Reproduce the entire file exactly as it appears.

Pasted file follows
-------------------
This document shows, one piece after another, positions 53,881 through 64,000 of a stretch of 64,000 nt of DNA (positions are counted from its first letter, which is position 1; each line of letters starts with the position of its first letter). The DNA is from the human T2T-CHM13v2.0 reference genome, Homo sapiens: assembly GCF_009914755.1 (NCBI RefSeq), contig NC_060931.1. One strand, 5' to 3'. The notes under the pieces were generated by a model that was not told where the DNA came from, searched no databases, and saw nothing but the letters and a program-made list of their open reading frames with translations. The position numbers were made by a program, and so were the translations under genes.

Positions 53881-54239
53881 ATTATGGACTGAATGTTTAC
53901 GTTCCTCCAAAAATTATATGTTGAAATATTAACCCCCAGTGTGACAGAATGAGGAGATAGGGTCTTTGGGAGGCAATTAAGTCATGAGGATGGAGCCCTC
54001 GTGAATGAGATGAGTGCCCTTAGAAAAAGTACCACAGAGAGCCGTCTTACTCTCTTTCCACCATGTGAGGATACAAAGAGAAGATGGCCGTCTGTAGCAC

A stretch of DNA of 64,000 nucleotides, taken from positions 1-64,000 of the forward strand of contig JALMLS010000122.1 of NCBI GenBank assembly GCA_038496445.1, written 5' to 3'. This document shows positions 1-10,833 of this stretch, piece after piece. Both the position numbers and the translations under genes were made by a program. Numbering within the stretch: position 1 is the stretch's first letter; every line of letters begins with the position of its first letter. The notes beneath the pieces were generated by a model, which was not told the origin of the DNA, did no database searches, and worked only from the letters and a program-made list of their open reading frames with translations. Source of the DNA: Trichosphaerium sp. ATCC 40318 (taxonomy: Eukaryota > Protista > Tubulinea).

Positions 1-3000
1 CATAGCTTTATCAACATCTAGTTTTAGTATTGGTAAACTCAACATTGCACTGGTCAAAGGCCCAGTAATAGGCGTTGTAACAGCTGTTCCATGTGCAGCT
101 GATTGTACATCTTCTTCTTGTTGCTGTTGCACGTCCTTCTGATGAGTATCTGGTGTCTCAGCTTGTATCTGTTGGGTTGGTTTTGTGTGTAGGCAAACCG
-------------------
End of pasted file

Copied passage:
This document shows, one piece after another, positions 53,881 through 64,000 of a stretch of 64,000 nt of DNA (positions are counted from its first letter, which is position 1; each line of letters starts with the position of its first letter). The DNA is from the human T2T-CHM13v2.0 reference genome, Homo sapiens: assembly GCF_009914755.1 (NCBI RefSeq), contig NC_060931.1. One strand, 5' to 3'. The notes under the pieces were generated by a model that was not told where the DNA came from, searched no databases, and saw nothing but the letters and a program-made list of their open reading frames with translations. The position numbers were made by a program, and so were the translations under genes.

Positions 53881-54239
53881 ATTATGGACTGAATGTTTAC
53901 GTTCCTCCAAAAATTATATGTTGAAATATTAACCCCCAGTGTGACAGAATGAGGAGATAGGGTCTTTGGGAGGCAATTAAGTCATGAGGATGGAGCCCTC
54001 GTGAATGAGATGAGTGCCCTTAGAAAAAGTACCACAGAGAGCCGTCTTACTCTCTTTCCACCATGTGAGGATACAAAGAGAAGATGGCCGTCTGTAGCAC

A stretch of DNA of 64,000 nucleotides, taken from positions 1-64,000 of the forward strand of contig JALMLS010000122.1 of NCBI GenBank assembly GCA_038496445.1, written 5' to 3'. This document shows positions 1-10,833 of this stretch, piece after piece. Both the position numbers and the translations under genes were made by a program. Numbering within the stretch: position 1 is the stretch's first letter; every line of letters begins with the position of its first letter. The notes beneath the pieces were generated by a model, which was not told the origin of the DNA, did no database searches, and worked only from the letters and a program-made list of their open reading frames with translations. Source of the DNA: Trichosphaerium sp. ATCC 40318 (taxonomy: Eukaryota > Protista > Tubulinea).

Positions 1-3000
1 CATAGCTTTATCAACATCTAGTTTTAGTATTGGTAAACTCAACATTGCACTGGTCAAAGGCCCAGTAATAGGCGTTGTAACAGCTGTTCCATGTGCAGCT
101 GATTGTACATCTTCTTCTTGTTGCTGTTGCACGTCCTTCTGATGAGTATCTGGTGTCTCAGCTTGTATCTGTTGGGTTGGTTTTGTGTGTAGGCAAACCG